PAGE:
The threat of North Korea’s nuclear arsenal and missiles has entered a new dimension. Japan needs to build up its defense system commensurate with the increased threat.
Committees of both houses of the Diet adopted resolutions denouncing the latest nuclear test by North Korea as a “direct threat to the safety of this country.”
North Korea has rapidly been improving its nuclear and missile technologies, conducting two nuclear tests and firing more than 20 ballistic missiles this year alone. It is necessary to prepare for such a contingency as Pyongyang’s deploying missiles mounted with nuclear warheads.
Japan’s missile defense system comprises two tiers of preparedness: Standard Missile 3 (SM3) interceptors carried by four Aegis vessels and the Patriot Advanced Capability-3 (PAC3) surface-to-air guided missiles. The government plans to increase the number of Aegis vessels to eight, while also introducing next-generation interceptor missiles.
Reinforcement of the missile defense structure is important. However, if Japan were attacked by a large number of missiles simultaneously, it would be impossible to bring down all the missiles.
To secure its safety, Japan should not rule out the option of the Self-Defense Forces acquiring the capability to attack enemy bases. Under the Constitution, attacks on enemy bases are allowed as self-defense measures if there is an imminent danger of a missile launch.
U.S. cooperation essential
Presently, the SDF serves as a “shield,” engaged only in defense, while U.S. forces serve as a “pike” for retaliatory attacks. U.S. forces, including the U.S. 7th Fleet, maintain a large number of missiles capable of directly attacking North Korea. The SDF supplementing part of the U.S. military’s striking power would enhance the deterrence power of the Japan-U.S. alliance.
In 2013, the government discussed the possibility of acquiring the capability to attack enemy bases. The new National Defense Program Guidelines stipulate that the government will continue to study “a potential form of response capability” to deal with ballistic missiles.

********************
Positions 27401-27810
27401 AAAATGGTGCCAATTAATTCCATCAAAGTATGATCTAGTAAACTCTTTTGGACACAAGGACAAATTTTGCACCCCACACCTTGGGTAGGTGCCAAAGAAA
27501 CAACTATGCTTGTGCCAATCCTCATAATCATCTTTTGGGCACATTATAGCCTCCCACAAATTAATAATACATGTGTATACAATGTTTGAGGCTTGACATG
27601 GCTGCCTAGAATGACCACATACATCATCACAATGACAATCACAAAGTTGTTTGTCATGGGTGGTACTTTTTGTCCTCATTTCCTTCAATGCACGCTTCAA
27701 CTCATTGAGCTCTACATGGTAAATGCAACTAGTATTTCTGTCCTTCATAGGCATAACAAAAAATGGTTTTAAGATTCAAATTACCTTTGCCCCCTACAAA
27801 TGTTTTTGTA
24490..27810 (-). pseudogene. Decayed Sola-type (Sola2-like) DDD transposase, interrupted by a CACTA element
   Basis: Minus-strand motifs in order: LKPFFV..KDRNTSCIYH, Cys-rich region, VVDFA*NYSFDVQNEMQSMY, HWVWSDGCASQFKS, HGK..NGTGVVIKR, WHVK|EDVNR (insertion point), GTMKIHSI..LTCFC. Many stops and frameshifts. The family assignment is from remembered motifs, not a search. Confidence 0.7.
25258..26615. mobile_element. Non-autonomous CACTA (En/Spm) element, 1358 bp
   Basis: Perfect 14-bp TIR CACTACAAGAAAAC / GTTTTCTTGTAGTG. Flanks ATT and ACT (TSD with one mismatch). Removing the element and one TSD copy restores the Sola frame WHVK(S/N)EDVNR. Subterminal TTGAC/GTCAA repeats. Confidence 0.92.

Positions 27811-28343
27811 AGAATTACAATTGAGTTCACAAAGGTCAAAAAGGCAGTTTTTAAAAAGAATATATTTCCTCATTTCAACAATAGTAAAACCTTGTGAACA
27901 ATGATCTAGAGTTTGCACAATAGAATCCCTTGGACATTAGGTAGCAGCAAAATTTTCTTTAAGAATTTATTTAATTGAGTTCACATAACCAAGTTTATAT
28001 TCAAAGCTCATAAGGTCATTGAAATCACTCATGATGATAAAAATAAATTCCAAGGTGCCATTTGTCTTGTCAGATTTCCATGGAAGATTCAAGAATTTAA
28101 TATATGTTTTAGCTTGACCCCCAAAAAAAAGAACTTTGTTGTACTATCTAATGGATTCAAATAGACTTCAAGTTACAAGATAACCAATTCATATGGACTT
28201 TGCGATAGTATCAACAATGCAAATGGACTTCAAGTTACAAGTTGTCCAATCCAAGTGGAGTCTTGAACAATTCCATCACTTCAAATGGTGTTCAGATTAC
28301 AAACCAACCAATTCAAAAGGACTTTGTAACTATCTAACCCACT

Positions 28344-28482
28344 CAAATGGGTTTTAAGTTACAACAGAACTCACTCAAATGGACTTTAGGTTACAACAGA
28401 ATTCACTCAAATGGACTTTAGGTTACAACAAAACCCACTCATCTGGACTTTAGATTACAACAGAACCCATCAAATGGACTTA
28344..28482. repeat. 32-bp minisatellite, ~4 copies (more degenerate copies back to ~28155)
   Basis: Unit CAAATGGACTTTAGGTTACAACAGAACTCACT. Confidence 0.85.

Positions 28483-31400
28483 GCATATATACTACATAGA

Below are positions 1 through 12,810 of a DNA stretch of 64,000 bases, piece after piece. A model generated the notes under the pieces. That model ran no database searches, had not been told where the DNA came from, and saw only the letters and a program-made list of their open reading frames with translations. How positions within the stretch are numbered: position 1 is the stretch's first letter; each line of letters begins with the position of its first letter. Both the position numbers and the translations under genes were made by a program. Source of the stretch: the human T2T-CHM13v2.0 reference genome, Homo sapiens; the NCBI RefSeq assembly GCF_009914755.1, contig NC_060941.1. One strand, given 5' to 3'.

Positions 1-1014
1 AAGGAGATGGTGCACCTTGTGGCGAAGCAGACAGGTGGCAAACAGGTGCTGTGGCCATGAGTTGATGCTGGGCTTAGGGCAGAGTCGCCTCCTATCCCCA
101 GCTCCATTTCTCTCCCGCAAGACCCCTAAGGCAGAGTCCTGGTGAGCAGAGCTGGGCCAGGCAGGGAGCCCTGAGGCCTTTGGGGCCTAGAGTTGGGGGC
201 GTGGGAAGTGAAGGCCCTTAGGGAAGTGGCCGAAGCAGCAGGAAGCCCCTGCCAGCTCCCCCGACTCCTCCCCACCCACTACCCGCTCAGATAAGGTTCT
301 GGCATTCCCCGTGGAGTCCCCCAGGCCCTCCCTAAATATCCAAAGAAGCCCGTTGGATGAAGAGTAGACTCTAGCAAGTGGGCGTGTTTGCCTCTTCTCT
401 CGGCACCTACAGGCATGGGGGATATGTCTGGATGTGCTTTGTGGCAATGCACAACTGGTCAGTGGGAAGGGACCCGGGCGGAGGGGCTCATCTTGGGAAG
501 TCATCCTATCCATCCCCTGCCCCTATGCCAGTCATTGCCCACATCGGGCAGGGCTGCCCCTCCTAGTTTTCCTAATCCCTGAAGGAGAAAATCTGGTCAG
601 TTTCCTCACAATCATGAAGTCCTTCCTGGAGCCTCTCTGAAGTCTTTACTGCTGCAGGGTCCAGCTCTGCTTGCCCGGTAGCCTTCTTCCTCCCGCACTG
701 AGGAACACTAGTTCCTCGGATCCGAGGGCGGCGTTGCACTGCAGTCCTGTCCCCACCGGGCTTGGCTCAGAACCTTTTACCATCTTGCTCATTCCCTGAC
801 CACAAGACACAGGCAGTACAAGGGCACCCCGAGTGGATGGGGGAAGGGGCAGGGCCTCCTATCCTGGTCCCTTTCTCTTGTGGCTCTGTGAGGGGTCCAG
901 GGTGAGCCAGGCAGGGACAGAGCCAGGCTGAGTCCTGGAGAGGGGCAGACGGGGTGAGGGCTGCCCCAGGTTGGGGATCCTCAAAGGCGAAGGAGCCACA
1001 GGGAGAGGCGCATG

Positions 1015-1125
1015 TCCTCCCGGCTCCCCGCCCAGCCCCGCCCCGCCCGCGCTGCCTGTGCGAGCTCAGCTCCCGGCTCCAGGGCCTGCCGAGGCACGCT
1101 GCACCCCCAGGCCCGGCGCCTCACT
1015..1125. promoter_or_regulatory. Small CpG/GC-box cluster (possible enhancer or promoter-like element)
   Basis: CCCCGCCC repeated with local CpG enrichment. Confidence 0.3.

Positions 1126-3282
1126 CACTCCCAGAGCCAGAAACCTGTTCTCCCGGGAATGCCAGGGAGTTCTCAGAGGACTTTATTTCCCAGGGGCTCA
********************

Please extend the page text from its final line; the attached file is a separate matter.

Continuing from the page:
Envisaged means of attack include a cruise missile system guided with the Global Positioning System to strike targets and F-35 stealth fighter jets.
Cruise missiles attacking enemy bases from a distance are considered to entail little human risk and low cost. On the other hand, targets must be inputted in advance to guide missiles, making it difficult for the cruise missile system to strike Rodong and other missiles that can be launched from mobile launching pads.
F-35s that would enter enemy airspace are capable of attacking such mobile targets. But because this would entail the risks of breaking through the enemy’s air defense system, it is vital to have an air force unit that includes support fighter jets, electronic warfare planes and airborne refueling aircraft. This would entail a sizable expense.
It is important to discuss optimal measures by studying both the strong and weak points of each means of attack and considering the cost-effectiveness of each.
Needless to say, it is unrealistic for the SDF to attack enemy bases single-handedly. The cooperation of the U.S. military for such activities as intelligence gathering and detecting potential targets is essential. The important thing is to reexamine the roles to be shared by the SDF and the U.S. military, based strictly on the assumption of close cooperation between Japan and the United States.